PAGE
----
‘Hair,’ the show that was more than a musical, fills KC Rep’s spring schedule

05/29/2014 1:57 PM

06/03/2014 2:23 PM

“Hair,” the classic countercultural rock musical that tapped into the 1960s sexual revolution, anti-war movement and communal peace-and-love tribalism, has been added to Kansas City Repertory Theatre’s 2014-15 season.

The 1967 musical by James Rado, Gerome Ragni and Galt MacDermot will run March 20 through April 12, 2015, at the Spencer Theatre.

Eric Rosen, the Rep’s artistic director, will stage the show. He said he planned an unorthodox approach — something between a concert version and a full production, with a cast of 12 and documentary interviews with artists who participated in the original New York production of “Hair” as well as others whose lives were affected by the show.

About half the cast will consist of young actors, Rosen said, while the others will be performers old enough to have contemporaneous memories of the show and its music.

“I find the challenge of it is that the cultural context that made the show so important is gone,” Rosen said. “After ‘That ’70s Show’ there’s just no way to do the ’60s in a way that doesn’t seem like a cartoon.

“The thing about ‘Hair’ in its original form was the people onstage looked like the people in the audience. But every time I’ve seen it, it feels sort of like a historical pageant: Weren’t the ’60s cool? Weren’t the ’60s wacky? ‘Hair’ is at the heart of contemporary musical theater and the heart of a political movement at the very time the Rep was founded.”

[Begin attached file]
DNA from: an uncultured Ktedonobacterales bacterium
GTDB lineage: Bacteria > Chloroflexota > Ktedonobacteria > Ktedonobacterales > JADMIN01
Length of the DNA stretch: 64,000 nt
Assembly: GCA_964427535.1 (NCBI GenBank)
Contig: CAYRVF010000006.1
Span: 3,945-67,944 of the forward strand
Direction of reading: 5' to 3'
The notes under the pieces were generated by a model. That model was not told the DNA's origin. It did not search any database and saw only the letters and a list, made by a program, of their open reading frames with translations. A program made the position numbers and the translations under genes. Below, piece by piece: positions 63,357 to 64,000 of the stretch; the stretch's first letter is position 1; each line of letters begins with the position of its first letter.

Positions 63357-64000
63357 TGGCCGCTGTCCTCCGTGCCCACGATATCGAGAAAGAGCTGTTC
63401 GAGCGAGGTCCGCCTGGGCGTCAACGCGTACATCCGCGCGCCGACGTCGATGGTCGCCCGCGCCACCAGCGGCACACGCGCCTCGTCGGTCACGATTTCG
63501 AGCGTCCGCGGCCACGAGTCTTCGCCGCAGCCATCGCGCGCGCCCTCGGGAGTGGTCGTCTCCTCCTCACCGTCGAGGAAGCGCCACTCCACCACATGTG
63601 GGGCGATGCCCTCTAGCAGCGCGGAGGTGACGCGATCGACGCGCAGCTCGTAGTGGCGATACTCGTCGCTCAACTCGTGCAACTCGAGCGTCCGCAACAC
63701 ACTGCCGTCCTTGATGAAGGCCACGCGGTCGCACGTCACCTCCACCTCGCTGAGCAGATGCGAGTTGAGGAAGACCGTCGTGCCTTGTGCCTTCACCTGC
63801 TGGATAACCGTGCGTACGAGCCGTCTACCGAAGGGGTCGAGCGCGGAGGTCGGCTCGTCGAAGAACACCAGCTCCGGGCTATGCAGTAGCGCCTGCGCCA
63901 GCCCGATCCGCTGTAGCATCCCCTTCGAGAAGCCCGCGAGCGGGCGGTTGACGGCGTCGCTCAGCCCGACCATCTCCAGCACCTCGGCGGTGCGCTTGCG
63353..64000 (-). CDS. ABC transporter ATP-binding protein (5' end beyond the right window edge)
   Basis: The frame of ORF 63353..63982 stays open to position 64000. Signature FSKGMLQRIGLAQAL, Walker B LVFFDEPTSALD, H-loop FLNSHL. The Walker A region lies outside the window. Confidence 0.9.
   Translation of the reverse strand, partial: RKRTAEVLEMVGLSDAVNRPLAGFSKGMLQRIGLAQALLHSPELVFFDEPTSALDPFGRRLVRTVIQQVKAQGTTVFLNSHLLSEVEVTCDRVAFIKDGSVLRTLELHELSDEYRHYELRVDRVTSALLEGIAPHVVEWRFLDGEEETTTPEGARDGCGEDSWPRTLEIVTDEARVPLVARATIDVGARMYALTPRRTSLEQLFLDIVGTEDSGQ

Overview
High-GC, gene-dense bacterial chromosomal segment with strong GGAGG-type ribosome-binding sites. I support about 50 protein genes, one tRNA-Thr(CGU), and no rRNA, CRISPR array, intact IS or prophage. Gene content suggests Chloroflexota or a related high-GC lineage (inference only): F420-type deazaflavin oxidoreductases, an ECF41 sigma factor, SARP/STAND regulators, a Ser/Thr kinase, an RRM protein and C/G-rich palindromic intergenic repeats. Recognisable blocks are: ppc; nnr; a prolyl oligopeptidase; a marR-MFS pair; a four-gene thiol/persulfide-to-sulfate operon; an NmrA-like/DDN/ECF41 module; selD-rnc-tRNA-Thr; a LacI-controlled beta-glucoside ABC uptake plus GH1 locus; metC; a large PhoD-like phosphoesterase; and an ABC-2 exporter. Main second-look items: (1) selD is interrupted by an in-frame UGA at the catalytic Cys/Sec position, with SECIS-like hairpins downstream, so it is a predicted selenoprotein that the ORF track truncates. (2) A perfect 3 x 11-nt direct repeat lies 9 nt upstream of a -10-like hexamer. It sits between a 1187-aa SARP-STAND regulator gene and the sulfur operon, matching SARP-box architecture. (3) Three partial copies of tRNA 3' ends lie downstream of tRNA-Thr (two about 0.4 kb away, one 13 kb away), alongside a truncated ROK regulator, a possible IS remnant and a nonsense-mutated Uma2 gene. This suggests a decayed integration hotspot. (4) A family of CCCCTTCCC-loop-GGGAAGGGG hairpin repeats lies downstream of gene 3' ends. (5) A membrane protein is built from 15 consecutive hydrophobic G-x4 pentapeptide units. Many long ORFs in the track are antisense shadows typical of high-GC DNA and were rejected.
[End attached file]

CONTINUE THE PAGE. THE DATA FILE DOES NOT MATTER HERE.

The Rep this year is celebrating its 50th anniversary.

“It’s not a concert,” he said. “It’s not a full production. But we are doing all the music and we’re re-imagining ‘Hair’ the way we re-imagined “Carousel” and “Cabaret” and “Into the Woods.” The question is, what we can add to it that would be meaningful to our audience?”

Anthony Edwards will be the musical director, and Rosen said he and Edwards were considering innovative arrangements for some of the songs.

“And in between the songs there will be documentary footage of what the original production was like,” he said. “There will be interviews with people involved in the original production.”

Another late addition

The Unicorn Theatre has also added a show to its season: John Logan’s “I’ll Eat You Last,” a one-actress show depicting legendary Hollywood agent Sue Mengers.

Bette Midler performed the piece on Broadway in 2012.

Logan’s script is a gossip-filled 90 minutes of Mengers dishing on Hollywood celebs who made up her client list, including Barbra Streisand, Burt Reynolds, Cher, Gene Hackman, Bob Fosse and many more.

The show, to be directed by Sidonie Garrett, will run Dec. 11-28.

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